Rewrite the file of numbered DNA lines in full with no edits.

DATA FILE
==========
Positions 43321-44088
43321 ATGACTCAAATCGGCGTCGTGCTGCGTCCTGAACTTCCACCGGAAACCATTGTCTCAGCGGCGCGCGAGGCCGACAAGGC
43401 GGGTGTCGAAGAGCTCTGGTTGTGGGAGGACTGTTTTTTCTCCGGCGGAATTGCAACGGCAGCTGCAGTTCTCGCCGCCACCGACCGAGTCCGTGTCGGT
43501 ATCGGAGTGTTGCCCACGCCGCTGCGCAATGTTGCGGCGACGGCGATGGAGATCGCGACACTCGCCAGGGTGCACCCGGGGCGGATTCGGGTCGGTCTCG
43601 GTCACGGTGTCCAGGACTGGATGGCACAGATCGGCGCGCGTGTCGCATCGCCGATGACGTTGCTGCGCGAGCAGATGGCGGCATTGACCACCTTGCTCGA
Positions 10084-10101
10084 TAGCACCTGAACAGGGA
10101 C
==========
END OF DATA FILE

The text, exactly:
Positions 43321-44088
43321 ATGACTCAAATCGGCGTCGTGCTGCGTCCTGAACTTCCACCGGAAACCATTGTCTCAGCGGCGCGCGAGGCCGACAAGGC
43401 GGGTGTCGAAGAGCTCTGGTTGTGGGAGGACTGTTTTTTCTCCGGCGGAATTGCAACGGCAGCTGCAGTTCTCGCCGCCACCGACCGAGTCCGTGTCGGT
43501 ATCGGAGTGTTGCCCACGCCGCTGCGCAATGTTGCGGCGACGGCGATGGAGATCGCGACACTCGCCAGGGTGCACCCGGGGCGGATTCGGGTCGGTCTCG
43601 GTCACGGTGTCCAGGACTGGATGGCACAGATCGGCGCGCGTGTCGCATCGCCGATGACGTTGCTGCGCGAGCAGATGGCGGCATTGACCACCTTGCTCGA
Positions 10084-10101
10084 TAGCACCTGAACAGGGA
10101 C